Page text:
Autism Science

Study of Nonverbal Autism Must Go Beyond Words, Experts Say

Source: 
Simons Foundation Autism Research Institute
Date Published: 
September 2, 2013
Abstract: 

About one fourth of people with autism are minimally verbal or nonverbal. Early intervention programs have been helping children develop language skills, but researchers say that seemingly unrelated issues such as motor skills and joint attention may hold the key to communication development.

New Blog Post: Music Therapy May Help Children with Autism

Source: 
Autism Science Foundation Blog
Date Published: 
August 30, 2013
Abstract: 

A 2004 study from the Journal of Music Therapy found that music in interventions used with children and teens with ASD can improve social behaviors, increase focus and attention, increase communication attempts (vocalizations, verbalizations, gestures, and vocabulary), reduce anxiety, and improve body awareness and coordination. Read all about it in our newest blog post written by Marcela De Vivo.

Risk of Epilepsy Linked to Age and Intelligence

Source: 
Simons Foundation Autism Research Initiative
Date Published: 
August 19, 2013
Abstract: 

Children with autism who are older than 13 years and have low intelligence are at the greatest risk of having epilepsy, says one of the largest epidemiological studies on the issue to date. The presence of epilepsy among the general population is around two percent; the prevalence of epilepsy among people with autism is around thirty percent. This study breaks down occurrence of epilepsy by age, with children ages 13 to 17 having the highest prevalence.

Study Aims to Capture Autism's Transition into Adulthood

Source: 
Simons Foundation Autism Research Institute
Date Published: 
August 26, 2013
Abstract: 

For adolescents with autism or other developmental disorders, the transition to adulthood can be especially difficult. A large study in the U.K. is researching this transition period when this group is aging out of pediatric healthcare services and entering the adult system.

The Autism Science Foundation and the NIH Fund Study of Promising Treatment for Autism Subtypes

Source: 
Newswise
Date Published: 
August 26, 2013
Abstract:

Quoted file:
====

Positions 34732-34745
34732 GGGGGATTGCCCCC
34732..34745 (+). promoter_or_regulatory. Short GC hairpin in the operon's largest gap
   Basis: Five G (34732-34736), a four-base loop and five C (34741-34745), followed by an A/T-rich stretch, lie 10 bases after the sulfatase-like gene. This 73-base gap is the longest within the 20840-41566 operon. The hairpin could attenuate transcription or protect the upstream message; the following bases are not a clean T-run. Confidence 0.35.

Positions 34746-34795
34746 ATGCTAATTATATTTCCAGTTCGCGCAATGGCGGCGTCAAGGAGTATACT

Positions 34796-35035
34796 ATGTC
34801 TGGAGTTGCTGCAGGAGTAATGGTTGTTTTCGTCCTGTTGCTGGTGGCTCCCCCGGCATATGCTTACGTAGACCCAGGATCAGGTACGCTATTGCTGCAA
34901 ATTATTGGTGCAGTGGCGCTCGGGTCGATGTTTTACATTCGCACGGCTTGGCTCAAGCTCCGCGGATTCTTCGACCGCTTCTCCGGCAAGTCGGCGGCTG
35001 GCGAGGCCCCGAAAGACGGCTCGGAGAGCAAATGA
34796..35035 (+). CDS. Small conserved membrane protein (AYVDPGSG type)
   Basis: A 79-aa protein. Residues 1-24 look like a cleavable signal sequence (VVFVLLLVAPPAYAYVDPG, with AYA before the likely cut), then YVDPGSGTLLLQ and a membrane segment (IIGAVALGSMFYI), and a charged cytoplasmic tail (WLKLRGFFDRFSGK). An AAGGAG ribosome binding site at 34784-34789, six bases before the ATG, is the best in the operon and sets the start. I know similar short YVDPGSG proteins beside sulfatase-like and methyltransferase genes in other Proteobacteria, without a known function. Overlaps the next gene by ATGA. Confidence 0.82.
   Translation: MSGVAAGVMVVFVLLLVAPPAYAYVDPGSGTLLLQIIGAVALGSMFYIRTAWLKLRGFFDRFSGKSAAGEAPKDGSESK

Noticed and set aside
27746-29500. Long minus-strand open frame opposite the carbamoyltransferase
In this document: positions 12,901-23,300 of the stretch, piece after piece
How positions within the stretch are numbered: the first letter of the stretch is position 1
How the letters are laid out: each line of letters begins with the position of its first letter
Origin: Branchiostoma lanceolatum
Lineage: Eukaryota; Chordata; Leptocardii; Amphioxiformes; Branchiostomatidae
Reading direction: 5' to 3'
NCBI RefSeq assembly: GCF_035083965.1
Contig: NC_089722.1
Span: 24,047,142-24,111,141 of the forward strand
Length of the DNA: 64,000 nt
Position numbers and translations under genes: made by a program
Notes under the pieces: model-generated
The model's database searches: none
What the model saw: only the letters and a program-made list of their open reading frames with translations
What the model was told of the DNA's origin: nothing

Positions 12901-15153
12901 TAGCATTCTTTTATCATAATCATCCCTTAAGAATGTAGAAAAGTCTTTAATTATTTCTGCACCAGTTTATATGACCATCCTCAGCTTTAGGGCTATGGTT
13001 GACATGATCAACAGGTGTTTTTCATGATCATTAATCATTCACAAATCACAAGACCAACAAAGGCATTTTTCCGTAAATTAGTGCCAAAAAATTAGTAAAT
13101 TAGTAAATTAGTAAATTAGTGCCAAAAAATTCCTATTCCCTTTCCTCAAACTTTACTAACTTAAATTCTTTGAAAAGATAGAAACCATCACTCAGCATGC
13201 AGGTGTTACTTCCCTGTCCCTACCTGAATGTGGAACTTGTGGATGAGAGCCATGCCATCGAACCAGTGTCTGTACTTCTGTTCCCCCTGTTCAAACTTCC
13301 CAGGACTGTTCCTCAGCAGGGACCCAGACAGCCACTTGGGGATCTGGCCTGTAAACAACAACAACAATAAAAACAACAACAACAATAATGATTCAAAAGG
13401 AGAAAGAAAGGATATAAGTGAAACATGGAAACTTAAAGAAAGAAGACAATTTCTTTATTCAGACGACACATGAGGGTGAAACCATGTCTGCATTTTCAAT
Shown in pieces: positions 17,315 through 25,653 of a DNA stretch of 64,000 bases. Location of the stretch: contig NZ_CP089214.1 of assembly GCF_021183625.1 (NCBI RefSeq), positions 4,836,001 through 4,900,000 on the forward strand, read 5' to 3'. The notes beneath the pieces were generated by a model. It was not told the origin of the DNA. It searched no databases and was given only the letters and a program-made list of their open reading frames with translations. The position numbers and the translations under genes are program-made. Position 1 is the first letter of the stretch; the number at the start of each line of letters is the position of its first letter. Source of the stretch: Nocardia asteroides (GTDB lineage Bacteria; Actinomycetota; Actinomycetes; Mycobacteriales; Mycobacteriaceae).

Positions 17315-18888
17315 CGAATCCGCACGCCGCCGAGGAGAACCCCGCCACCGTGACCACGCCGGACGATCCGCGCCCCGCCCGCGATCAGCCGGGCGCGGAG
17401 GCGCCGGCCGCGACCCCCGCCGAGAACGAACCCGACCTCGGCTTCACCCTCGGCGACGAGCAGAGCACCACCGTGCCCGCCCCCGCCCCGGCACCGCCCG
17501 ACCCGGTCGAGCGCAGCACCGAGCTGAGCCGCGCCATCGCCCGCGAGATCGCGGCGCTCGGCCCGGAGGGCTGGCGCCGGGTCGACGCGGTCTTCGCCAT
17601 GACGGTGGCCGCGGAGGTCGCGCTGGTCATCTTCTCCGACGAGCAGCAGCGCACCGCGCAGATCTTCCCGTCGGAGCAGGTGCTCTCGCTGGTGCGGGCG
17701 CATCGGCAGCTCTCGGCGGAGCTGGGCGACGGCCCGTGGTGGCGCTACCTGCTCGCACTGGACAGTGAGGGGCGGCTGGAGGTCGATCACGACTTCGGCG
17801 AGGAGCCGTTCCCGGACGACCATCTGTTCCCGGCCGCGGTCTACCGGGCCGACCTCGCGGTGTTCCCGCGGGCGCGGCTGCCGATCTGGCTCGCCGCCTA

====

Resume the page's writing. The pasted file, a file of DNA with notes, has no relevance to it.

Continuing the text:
Scientists at the Seaver Autism Center at the Icahn School of Medicine at Mount Sinai have received grants from the National Institutes of Health and the Autism Science Foundation to study Insulin-Like Growth Factor-1 (IGF-1), a promising treatment for subtypes of autism. Clinical Director at the Seaver Autism Center, Dr. Alex Kolevzon, says, "IGF-1 has the potential to be effective in treating Phelan-McDermid Syndrome and other types of autism spectrum disorder. We are very pleased that the NIH and the Autism Science Foundation have recognized this by providing us funding to continue our work in bringing this medication to our patients.”

Hear more from Dr. Alex Kolevzon on the ASF YouTube channel here.

FDA Warns Against Hyperbaric Oxygen Therapy for Autism

Source: 
U.S. Food and Drug Administration
Date Published: 
August 22, 2013
Abstract: 

The FDA has issued a warning against using Hyperbaric Oxygen Therapy (HBOT) in the treatment of autism. HBOT involves breathing oxygen in a pressurized chamber. This treatment has not been cleared by the FDA for the treatment of autism, though there are some places on the internet that falsely claim it has. The FDA urges people to work with their health care professional to determine their best choice for treatment.

Recurrence of Autism Spectrum Disorders in Full- and Half-Siblings and Trends Over Time

Source: 
JAMA Pediatrics
Abstract: 

Children who have an older sibling with autism are seven times more likely than other kids to be diagnosed with autism themselves, according to a new study from Denmark. A higher-than-average risk was also detected for children who have a half-sibling with ASD, especially if the two children had the same mother.

Preferred Play Activities of Children with Autism Spectrum Disorder in Naturalistic Settings

Source: 
North American Journal of Medicine and Science
Date Published: 
July 25, 2013
Abstract: 

Play is important to children's development, and a new study has found the types of play that appeal most to children with ASD: play that provides strong sensory feedback, cause-and-effect results, and repetitive motions. Incorporating this type of play in recreational facilities, after-school programs, and playgrounds encourages inclusion and social interaction with peers.

Pediatrician Identification of Latino Children at Risk for Autism Spectrum Disorder

Source: 
Pediatrics
Date Published: 
August 19, 2013
Abstract: 

Latino children with autism are being diagnosed less often and later than non-minority children. This new study in Pediatrics shows that this may be due to a language barrier between doctors and patients, along with a lack of dissemination of culturally appropriate ASD materials to Latino families.

Autistic Kids Who Best Peers at Math Show Different Brain Organization

Source: 
Biological Psychiatry
Date Published: 
August 16, 2013
Abstract: 

Children with autism and average IQs consistently demonstrated superior math skills compared with nonautistic children in the same IQ range, according to a study by researchers at the Stanford University School of Medicine and Lucile Packard Children's Hospital.